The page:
An external fluid medium source provides a source of the fluid medium. Examples of suitable fluid medium sources include, for example, pressurized gas cylinders, hydraulic pumps, and the like. The external fluid medium source communicates with a proximal end 22 of the tubular conduit 12 via the fluid medium conduit 24. As with the sealing means 20 discussed hereinbefore, the fluid medium conduit 24 provides a seal with the proximal end 22 of the tubular conduit 12 and is readily removed or disconnected from the conduit 12.
In accordance with preferred embodiments of the present invention, the tubular conduit 12 is pressurized with the fluid medium to a pressure which is sufficient to prevent or substantially inhibit mechanical deformation of the tubular conduit 12 during application of the reinforcing means 14. However, the tubular conduit 12 should be pressurized to a pressure less than that which would cause bursting of the tubular conduit 12. For embodiments in which the tubular conduit 12 has an outer diameter of from about 0.030 to about 0.250 inch and a wall thickness of from about 0.002 to about 0.004 inch, the tubular conduit 12 preferably is pressurized to a pressure of from about 60 to about 100 pounds per square inch (hereinafter "psi"). More preferably, such a tubular conduit 12 is pressurized to a pressure of from about 60 to about 90 psi and even more preferably, about 70 psi.
After pressurizing the tubular conduit 12 to a desired pressure, the reinforcing means 14 is applied onto the tubular conduit 12 using techniques well known to those skilled in the art. For example, the tubular conduit 12 may be run through a conventional wire braiding machine to form a tightly overlying braided sheath. Methods and apparatus for making braided wire reinforcement are described, for example, in U.S. Pat. Nos. 4,567,917 and 5,085,121, each of which is incorporated herein by reference.
It is contemplated that in accordance with the present invention, the reinforcing means 14 is applied to the tubular conduit 12 while the conduit 12 comprises a planar configuration. For example, the tubular conduit 12 may be uncoiled and situated in a substantially horizontal position during application of the reinforcing means 14. Alternatively, the tubular conduit may be coiled or wound on a spool. In this case, the conduit 12 is accessed by unwinding the conduit 12 from the spool as additional length of the conduit 12 is desired.
In accordance with the present invention, a desired length of the tubing conduit 12 is reinforced with the reinforcing means 14. The length of the tubular conduit 12 to be reinforced with the reinforcing means 14 may vary, and depends, for example, on the desired application of the reinforced tubular conduit assembly 10. Similarly, the length of the reinforcing means 14 to be applied to the tubular conduit 12 may vary and depends on various factors, including the desired application of the assembly 10.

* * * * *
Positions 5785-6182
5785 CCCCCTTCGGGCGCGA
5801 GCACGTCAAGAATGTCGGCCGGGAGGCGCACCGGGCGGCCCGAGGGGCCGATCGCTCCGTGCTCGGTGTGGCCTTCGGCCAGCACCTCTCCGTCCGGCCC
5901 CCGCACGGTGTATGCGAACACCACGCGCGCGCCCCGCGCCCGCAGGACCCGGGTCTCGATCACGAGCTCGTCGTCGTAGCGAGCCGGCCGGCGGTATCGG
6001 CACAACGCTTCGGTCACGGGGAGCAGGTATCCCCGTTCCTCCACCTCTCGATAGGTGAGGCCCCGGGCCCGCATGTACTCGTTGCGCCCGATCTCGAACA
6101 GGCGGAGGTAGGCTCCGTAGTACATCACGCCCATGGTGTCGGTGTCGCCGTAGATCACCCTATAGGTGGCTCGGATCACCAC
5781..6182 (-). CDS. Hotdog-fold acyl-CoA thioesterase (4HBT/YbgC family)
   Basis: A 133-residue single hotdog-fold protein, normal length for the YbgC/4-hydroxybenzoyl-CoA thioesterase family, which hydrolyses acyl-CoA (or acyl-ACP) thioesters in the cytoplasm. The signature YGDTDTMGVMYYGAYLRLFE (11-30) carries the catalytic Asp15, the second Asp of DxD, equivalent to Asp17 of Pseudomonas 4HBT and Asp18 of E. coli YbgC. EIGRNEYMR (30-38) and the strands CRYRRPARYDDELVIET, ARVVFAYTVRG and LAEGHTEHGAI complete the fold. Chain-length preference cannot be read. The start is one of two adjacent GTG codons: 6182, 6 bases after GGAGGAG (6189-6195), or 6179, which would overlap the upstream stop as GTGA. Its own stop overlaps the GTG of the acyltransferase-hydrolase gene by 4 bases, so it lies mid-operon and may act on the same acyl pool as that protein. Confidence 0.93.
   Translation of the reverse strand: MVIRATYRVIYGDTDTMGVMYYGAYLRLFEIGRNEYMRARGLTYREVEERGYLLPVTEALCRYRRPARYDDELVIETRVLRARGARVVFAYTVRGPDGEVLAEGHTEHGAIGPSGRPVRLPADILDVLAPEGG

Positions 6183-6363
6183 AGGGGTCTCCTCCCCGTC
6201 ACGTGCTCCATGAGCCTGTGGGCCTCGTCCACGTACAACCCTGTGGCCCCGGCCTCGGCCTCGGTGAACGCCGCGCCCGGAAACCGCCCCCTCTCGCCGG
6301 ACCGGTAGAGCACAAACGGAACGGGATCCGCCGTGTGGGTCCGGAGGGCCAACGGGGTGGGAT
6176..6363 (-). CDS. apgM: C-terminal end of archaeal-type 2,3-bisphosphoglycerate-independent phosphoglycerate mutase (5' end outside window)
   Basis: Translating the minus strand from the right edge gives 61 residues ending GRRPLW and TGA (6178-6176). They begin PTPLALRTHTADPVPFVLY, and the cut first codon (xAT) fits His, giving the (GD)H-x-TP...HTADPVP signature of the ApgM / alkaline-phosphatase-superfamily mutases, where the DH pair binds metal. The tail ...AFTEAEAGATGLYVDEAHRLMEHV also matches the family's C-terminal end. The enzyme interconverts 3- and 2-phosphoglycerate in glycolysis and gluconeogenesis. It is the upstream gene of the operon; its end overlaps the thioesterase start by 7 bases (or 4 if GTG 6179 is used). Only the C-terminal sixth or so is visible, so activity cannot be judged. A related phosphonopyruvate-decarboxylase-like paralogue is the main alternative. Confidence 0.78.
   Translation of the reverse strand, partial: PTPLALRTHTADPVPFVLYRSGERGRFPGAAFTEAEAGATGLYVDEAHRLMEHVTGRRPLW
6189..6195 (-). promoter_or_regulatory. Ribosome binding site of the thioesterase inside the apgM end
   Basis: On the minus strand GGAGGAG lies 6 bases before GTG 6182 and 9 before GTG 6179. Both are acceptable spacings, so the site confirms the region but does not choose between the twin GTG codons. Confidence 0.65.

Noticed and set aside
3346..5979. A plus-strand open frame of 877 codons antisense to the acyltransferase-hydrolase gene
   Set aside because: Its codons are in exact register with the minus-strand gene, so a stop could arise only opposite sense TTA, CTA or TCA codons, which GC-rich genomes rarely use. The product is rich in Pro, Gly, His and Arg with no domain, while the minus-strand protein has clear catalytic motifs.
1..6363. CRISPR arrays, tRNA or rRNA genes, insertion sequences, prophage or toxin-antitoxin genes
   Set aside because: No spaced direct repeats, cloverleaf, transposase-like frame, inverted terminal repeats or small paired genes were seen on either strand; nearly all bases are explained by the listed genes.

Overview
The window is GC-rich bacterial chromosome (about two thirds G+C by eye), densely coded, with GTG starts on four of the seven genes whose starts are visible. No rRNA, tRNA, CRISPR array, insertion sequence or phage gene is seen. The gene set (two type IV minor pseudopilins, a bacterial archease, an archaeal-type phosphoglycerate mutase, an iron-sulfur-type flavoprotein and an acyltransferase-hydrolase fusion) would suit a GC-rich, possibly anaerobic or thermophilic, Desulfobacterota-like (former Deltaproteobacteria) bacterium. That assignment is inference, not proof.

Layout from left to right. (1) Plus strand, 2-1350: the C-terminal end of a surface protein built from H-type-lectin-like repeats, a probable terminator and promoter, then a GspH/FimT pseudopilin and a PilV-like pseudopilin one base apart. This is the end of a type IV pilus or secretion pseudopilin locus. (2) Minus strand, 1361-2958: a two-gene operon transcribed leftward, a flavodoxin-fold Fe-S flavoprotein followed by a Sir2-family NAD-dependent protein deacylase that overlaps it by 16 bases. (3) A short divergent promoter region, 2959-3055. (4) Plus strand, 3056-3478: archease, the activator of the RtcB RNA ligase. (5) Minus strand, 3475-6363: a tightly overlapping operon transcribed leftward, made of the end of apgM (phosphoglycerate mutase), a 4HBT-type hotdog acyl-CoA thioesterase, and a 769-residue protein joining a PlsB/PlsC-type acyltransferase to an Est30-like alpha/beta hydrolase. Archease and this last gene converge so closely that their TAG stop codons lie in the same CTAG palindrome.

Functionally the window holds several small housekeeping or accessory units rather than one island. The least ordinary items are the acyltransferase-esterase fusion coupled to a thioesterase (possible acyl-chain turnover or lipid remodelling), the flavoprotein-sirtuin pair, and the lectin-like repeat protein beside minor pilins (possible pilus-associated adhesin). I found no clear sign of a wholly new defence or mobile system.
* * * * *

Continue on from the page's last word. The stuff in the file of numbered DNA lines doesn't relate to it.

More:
After the desired length of the reinforcement 14 has been applied to the desired length of the tubular conduit 12, valve 26 is opened to release the pressurized fluid medium through the outlet means 28. Thus, in preferred embodiments which involve pressurizing the tubular conduit 12 with inert gas, for example, air, the valve 26 is opened to release the pressurized air which escapes through the outlet means 28. The pressure within the tubular conduit 12 subsequently returns to normal pressures, for example, atmospheric pressure. The sealing means 20 and conduit 24 may then be removed from the reinforced tubular conduit assembly 10. The assembly 10 possesses pressurization and burst-pressure characteristics similar to those characteristics of reinforced conduits prepared according to the prior art.
The methods of the present invention thus provide simple and elegant procedures to prepare cost-effective tubular conduit assemblies which have excellent flexibility and mechanical integrity, including burst-strength.
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|Citing Patent||Filing date||Publication date||Applicant||Title|
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|US20160000443 *||30 Jun 2015||7 Jan 2016||Boston Scientific Scimed, Inc.||Overlapped braid termination|
|U.S. Classification||29/423, 264/573, 29/282|
|International Classification||A61M25/00, F16L11/10|
|Cooperative Classification||Y10T29/4981, Y10T29/53987, A61M25/0012, F16L11/10|
|European Classification||A61M25/00G3, F16L11/10|
|14 Jun 1993||AS||Assignment|
Owner name: MARKEL CORPORATION, PENNSYLVANIA
Free format text: ASSIGNMENT OF ASSIGNORS INTEREST;ASSIGNOR:MANG, WARREN;REEL/FRAME:006573/0828
Effective date: 19930609
|16 Mar 1998||FPAY||Fee payment|
Year of fee payment: 4
|2 Jul 2002||REMI||Maintenance fee reminder mailed|
|13 Dec 2002||LAPS||Lapse for failure to pay maintenance fees|
|11 Feb 2003||FP||Expired due to failure to pay maintenance fee|
Effective date: 20021213